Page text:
Just give me the time to write the interface and it'll be yours. ;-)

 

 

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That little 415 sounds nice recorded, those Rotosonic+horn Leslies are overlooked and underrated and often dismissed...I really like them. Most of the time they end up being harvested for horn drivers, horns, and motors, or converted to a standard lower rotor.

 

The software sounds really interesting, especially the Organ Lab function. It sounds like a lot of fun!

 

Good work!

 

Todd in Cheesecurdistan

---

Todd A. Phipps

"...no, I'm not a Hammondoholic...I can stop anytime..."

http://www.facebook.com/b3nut ** http://www.blueolives.com

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Yep, the little 415 has the same driver (Jensen V21) as the bigger brothers, and a similar horn. There are DC motors driven by a tacho-controlled circuit and the rest of the circuitry is of course all solid state, including the xover.

 

It's 2-channel split in 4 amps, one for the horn, one for the rotosonic speaker, one for the stationary channel (there are 3 more speakers) and one for the bass 12" woofer. What's interesting is that it can produce enough low end almost like a 122/147 even with a 12" woofer, you can actually hear the first 7 notes of the 16' drawbar! This must be due to the quality of the woods and the width of the cabinet, it's all well proportioned. And it's quite powerfull too! It's 120W but I think it produces more SPL than a 40W valve Leslie.

 

I've heard many wanna-be Leslies with 12" bass speakers and none of them sounded any cloose to a real Leslie, including the Motion Sound Pro-145 which I used to own (and luckily got to sell out!)... especially in the bottom end, unless you add a sub-woofer with a 15" speaker.

 

I my very humble opinion, only a Leslie sounds like a Leslie :)

 

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I'm with you there...the other Leslie clones seem to miss the mark, especially the tone of the horn. The Speakeasy cabs sound good, but they stuck to basically Leslie-type horn designs rather than trying to reinvent the horn and making one with the wrong shape like Motion Sound. And yes, these solid-state Leslies can put out a big sound...my HL-722 can really bark (I did replace its later 8-ohm ceramic-magnet driver with a V21, so I do have to be more careful with the gain. I don't know when Leslie stopped using V21's, it was somewhere in the early 80's IIRC. I did find a lot of interesting info on these cabs in the Hamtech archives.) I want to add a 415 to my little herd now! :D I've been finding I almost prefer the Rotosonic with stationary bass to the standard scoop rotor, in fact...at least part of the time...though I realize I'm in the minority with that. But, as a veteran tech once told me, (1) there's no accounting for taste and (2) if you like the sound and it doesn't set the house on fire, it's good. :) Funny thing, I used to pooh-pooh Rotosonic Leslies, insisting that they were only good for parts, until I got one and hooked it up out of curiosity. Once I put in a new Mercotac and got the gains dialed in, I found I liked it and would like a couple more of 'em. I can see where some might not like the extra "throb" of the lower rotor...but it's all in the ear of the beholder, as they say...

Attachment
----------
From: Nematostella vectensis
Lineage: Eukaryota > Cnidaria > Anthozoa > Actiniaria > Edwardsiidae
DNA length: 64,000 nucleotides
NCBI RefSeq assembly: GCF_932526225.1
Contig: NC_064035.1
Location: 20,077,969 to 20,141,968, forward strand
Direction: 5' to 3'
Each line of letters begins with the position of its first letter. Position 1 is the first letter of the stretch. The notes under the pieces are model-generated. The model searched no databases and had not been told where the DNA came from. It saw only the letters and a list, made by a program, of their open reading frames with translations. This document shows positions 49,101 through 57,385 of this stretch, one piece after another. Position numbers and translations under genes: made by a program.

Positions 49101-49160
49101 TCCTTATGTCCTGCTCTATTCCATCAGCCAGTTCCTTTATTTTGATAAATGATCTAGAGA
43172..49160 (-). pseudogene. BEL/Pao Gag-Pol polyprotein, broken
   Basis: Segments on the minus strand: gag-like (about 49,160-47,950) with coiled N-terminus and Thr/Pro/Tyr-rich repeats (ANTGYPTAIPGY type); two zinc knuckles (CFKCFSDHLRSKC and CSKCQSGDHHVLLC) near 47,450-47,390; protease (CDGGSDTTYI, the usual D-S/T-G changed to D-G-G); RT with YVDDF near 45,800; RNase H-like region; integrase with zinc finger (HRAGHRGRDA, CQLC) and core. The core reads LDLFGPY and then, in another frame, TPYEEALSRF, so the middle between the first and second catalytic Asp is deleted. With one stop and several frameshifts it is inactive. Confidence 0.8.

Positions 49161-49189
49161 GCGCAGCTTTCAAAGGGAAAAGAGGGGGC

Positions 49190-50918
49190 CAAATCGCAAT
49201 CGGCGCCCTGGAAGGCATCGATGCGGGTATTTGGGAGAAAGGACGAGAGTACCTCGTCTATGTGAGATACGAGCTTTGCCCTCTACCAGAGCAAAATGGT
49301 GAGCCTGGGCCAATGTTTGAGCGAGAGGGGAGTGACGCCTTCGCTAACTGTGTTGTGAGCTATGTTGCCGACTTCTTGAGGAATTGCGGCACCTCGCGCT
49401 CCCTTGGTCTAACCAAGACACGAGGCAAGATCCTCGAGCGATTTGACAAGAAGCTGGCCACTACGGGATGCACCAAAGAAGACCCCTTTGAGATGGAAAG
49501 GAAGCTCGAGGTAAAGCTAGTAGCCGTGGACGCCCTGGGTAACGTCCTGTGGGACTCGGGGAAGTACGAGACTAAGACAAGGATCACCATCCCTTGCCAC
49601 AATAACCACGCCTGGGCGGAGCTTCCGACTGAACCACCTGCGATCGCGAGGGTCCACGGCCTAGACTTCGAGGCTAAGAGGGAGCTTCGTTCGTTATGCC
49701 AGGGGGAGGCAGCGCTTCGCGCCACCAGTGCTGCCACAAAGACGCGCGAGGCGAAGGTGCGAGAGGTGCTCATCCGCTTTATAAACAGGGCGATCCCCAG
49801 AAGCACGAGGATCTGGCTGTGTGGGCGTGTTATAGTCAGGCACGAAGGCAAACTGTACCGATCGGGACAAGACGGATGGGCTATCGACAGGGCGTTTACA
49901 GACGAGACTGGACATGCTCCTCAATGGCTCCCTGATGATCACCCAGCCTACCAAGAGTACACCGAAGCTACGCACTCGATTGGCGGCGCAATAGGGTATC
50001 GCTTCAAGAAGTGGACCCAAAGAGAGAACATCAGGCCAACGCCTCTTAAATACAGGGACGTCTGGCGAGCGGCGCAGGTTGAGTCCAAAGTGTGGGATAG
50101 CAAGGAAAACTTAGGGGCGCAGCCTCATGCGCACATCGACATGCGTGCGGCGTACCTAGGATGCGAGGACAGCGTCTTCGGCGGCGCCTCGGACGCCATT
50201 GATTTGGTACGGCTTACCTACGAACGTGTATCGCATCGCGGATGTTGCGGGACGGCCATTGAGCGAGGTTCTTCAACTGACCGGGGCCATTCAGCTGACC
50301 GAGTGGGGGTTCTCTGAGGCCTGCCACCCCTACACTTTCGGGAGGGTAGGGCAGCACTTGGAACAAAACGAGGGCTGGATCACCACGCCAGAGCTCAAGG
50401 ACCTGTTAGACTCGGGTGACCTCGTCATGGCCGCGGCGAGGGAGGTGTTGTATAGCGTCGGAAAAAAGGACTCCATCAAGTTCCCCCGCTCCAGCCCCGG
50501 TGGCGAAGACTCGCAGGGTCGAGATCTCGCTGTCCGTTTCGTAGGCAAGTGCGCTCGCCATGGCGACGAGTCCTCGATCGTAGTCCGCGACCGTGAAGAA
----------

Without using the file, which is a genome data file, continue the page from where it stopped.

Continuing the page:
TP

 

 

---

Todd A. Phipps

"...no, I'm not a Hammondoholic...I can stop anytime..."

http://www.facebook.com/b3nut ** http://www.blueolives.com